What stands out about the mass shooting at Marysville-Pilchuck High School on Friday is the sheer mystery of it.
School shootings are all too familiar in this country. Dozens have occurred since the infamous Columbine massacre outside Denver 15 years ago. But almost always, there’s been at least a hint of an explanation. Mental illness, social isolation, bullying, revenge – something.
So far, nothing begins to explain why the 15-year-old Jaylen Fryberg gathered five of his friends to a table in the school cafeteria, pulled out a handgun and shot them all, then himself. Three of the six, including Fryberg, are now dead, and two remain in critical condition.
News organizations tried to ferret out a racial angle. Fryberg was of Snohomish heritage; he belonged to the Tulalip Tribes, a group of seven Salish tribes occupying a reservation on Puget Sound just west of Marysville. But Fryberg’s victims included fellow tribal members; two were close relatives. This was something akin to domestic violence.
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In any case, Tulalip students are remarkably well integrated in the Marysville school system compared to Indian students in many other communities. The Tulalips themselves are prosperous and respected; one of their members represents the area as a state senator.
Mental illness? Aside from a recent fight and spate of distressed Twitter messages – neither of them exceptional for a boy his age – no one has so far reported bizarre behavior on his part prior to the shootings.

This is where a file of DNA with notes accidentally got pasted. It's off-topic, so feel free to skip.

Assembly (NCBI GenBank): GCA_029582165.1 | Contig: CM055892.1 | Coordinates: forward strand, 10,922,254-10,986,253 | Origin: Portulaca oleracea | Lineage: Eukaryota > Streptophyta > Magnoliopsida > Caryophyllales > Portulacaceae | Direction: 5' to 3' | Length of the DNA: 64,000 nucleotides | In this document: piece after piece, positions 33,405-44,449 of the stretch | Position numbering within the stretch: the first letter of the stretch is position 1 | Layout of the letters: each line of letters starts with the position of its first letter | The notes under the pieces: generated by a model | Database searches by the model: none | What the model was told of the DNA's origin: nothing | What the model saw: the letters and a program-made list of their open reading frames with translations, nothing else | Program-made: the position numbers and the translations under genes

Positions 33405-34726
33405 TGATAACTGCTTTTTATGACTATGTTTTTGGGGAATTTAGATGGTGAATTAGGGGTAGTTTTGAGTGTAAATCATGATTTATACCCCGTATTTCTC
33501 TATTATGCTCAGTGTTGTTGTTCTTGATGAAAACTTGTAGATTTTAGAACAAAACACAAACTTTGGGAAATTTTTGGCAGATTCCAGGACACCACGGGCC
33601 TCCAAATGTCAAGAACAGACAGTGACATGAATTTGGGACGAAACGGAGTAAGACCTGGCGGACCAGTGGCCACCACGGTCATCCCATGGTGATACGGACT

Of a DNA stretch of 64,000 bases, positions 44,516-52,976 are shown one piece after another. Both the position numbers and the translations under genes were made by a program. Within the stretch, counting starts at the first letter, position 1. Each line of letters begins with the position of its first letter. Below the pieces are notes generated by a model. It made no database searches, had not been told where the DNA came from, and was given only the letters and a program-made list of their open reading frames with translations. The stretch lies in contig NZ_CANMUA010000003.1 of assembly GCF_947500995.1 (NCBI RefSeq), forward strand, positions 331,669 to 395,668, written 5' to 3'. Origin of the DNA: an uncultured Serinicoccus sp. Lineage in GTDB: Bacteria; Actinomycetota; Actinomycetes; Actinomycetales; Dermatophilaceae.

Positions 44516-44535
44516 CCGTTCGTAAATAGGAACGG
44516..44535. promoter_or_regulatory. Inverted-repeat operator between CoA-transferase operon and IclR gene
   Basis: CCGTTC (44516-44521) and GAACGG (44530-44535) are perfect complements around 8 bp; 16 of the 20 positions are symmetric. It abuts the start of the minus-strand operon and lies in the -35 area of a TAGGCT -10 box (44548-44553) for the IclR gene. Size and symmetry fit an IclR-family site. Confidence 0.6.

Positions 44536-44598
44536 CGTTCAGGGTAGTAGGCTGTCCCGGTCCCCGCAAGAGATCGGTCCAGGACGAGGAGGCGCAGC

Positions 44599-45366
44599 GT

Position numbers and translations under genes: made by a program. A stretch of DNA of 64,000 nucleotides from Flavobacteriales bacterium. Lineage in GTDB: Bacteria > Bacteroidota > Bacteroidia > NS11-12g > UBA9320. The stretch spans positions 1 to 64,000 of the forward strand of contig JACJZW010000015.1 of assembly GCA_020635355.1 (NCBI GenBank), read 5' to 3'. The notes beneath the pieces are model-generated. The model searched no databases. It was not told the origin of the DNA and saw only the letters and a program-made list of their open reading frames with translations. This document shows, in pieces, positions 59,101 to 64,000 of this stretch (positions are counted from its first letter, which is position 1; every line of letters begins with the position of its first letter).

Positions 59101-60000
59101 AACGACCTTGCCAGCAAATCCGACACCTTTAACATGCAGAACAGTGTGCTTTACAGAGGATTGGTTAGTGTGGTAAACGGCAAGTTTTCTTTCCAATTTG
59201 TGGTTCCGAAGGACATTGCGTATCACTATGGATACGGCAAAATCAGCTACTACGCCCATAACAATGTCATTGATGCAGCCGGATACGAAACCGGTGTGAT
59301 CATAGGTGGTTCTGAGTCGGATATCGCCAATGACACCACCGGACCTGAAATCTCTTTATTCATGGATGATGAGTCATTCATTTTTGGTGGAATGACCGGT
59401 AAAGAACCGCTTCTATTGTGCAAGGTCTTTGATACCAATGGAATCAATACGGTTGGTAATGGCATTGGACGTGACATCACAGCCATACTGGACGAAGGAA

Was Fryberg a misfit living on the margins? Quite the opposite.
By all accounts, he was outgoing and popular. He’d recently been elected “homecoming prince” of his freshman class. He was a good football player.
He belonged to a prominent Tulalip family; some of his elders are influential tribal leaders. His mother was a member of the Marysville School Board.
He seems to have been especially close to his father, with whom he hunted and fished. He was connected to his Salish roots; he sang, danced and drummed in tribal ceremonies.
After the shooting, one of Fryberg’s fellow Marysville students said, “People loved him. He was very respectful.” Another described him as “… just a really nice kid and all-around good person.”
A tribal leader described him as “a huggy guy” who “loved his friends and family and his little cousins.” Andrew Gobin, a fellow Tulalip and a reporter for the Everett Herald, said, “He seemed to have it all.”
In other words, Fryberg doesn’t fit the profile of someone who would strike back at the world with lethal force. He fits the profile of someone who wouldn’t do it.
When a school shooting happens, the debate quickly turns to the regulation of firearms. That’s an important question, but it has no obvious bearing on this tragedy.
Fryberg reportedly got the handgun from an unspecified relative, who appears to have purchased it legally. It wasn’t an “assault weapon,” so it wouldn’t have been subject to restrictions on rifles.
Initiative 594, now on the ballot, wouldn’t have prevented him from getting the gun. In fact, as a federally recognized Indian nation, the Tulalips may not be subject to most state firearm regulations. It was already illegal to bring the gun into the high school – but someone who is willing to kill himself won’t be deterred by rules.
To prevent a horror like this, we have to anticipate it. To anticipate it, we have to understand it or at least recognize warning signs. So far, we’ve got nothing – no understanding, no warning signs, no explanation. Just a bewildering mystery.